Anything one might come across in a flea market can be found in the Thorsten Brinkmann collection: abandoned wardrobes, lampshades, coffee tables, clothing and much more. Brinkmann takes liberal advantage of this collection for use in installations, sculptures, videos and photographs. In a subtle, seemingly superficial and nonchalant way, he thereby refers to how we relate to objects in our society.
In photographic self-portraits, a costumed and masked Thorsten Brinkmann repeatedly appears in different forms. In one, he might be pulling second-hand clothing over his head. In another, he hides his face in a lampshade or a flowerpot. With the help of the objects in his collection, Brinkmann sculpts his own body into new representations of itself. With these photographed sculptures, he gives new substance to traditional ideas of painting and sculpture.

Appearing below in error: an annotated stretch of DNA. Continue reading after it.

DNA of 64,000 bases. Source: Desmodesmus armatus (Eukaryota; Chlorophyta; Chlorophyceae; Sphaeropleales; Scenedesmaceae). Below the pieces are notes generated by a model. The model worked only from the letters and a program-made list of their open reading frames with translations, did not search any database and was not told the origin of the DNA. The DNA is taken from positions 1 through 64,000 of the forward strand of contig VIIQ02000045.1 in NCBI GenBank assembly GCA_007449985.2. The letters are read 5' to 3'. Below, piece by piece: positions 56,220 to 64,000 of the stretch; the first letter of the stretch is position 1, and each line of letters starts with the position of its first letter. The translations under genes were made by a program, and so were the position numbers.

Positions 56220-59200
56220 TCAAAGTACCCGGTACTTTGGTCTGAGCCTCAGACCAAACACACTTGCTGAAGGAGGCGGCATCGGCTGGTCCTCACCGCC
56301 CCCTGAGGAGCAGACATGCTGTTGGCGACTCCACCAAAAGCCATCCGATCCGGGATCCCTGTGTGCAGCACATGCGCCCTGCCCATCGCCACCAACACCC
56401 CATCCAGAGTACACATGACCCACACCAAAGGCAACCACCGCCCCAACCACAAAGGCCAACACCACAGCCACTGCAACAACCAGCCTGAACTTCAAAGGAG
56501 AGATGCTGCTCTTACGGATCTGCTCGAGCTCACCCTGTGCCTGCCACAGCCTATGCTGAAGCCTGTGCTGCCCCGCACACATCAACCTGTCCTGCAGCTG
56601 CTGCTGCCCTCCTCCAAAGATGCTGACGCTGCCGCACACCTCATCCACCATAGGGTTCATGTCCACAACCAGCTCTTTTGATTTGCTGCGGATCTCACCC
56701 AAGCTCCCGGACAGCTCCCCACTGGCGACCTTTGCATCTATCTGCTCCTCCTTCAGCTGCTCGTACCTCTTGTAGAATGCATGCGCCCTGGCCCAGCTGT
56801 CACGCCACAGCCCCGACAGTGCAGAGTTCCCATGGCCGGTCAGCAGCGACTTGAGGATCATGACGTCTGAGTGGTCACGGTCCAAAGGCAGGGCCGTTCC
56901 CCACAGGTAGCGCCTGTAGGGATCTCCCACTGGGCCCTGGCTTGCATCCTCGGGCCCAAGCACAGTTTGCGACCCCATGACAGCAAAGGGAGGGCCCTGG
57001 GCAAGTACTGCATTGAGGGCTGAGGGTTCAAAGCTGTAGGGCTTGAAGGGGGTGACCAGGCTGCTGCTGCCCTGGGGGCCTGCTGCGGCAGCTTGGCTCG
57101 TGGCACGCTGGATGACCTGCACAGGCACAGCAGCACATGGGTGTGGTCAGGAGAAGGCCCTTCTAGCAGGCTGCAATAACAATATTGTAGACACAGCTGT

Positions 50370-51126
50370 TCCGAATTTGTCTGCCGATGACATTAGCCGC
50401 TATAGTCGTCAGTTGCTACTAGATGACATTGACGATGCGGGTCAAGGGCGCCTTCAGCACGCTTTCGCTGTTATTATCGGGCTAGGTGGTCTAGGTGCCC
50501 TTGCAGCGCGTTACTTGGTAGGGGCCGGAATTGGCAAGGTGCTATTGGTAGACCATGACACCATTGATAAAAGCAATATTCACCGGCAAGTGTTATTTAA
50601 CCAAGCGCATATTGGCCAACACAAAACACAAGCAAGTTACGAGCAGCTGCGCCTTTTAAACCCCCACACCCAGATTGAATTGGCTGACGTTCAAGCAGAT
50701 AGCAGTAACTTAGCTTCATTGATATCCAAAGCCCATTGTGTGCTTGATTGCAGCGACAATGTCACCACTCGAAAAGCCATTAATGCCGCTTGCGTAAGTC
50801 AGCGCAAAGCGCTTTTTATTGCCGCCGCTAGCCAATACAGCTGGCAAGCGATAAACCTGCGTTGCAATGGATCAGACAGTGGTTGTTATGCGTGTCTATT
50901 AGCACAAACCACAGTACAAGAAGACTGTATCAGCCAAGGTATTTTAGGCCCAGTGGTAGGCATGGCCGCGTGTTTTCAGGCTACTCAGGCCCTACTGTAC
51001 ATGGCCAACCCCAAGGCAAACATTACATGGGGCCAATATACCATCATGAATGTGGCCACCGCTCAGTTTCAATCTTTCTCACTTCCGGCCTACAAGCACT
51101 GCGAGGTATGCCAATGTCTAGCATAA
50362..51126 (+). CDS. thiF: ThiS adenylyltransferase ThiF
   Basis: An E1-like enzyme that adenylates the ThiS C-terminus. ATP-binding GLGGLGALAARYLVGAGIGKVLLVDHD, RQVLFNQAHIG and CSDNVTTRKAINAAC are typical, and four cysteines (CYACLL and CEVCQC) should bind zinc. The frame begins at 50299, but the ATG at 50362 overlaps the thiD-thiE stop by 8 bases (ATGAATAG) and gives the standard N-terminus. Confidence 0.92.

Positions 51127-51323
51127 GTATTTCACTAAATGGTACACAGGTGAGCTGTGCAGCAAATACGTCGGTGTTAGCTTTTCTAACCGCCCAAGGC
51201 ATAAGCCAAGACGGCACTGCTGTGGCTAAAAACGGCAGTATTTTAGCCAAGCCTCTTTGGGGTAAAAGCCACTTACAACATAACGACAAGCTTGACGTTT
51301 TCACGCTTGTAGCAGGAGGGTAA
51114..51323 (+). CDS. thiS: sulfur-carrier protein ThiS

Thorsten Brinkmann likes to make references to the history of art. His photographic self-portraits consequently remind one of, for example, staged scenes by Cindy Sherman, and his use of discarded objects in installations is reminiscent of the work of the New Realists, such as Arman and Jean Tingueley. In each new work, Thorsten Brinkmann seems to be posing the same question: how do we today deal with yesterday, with the past, and how can given genres be redefined? His oeuvre can be seen as an adventurous journey of discovery into the cohesion and interrelationships between genres, objects and periods of time.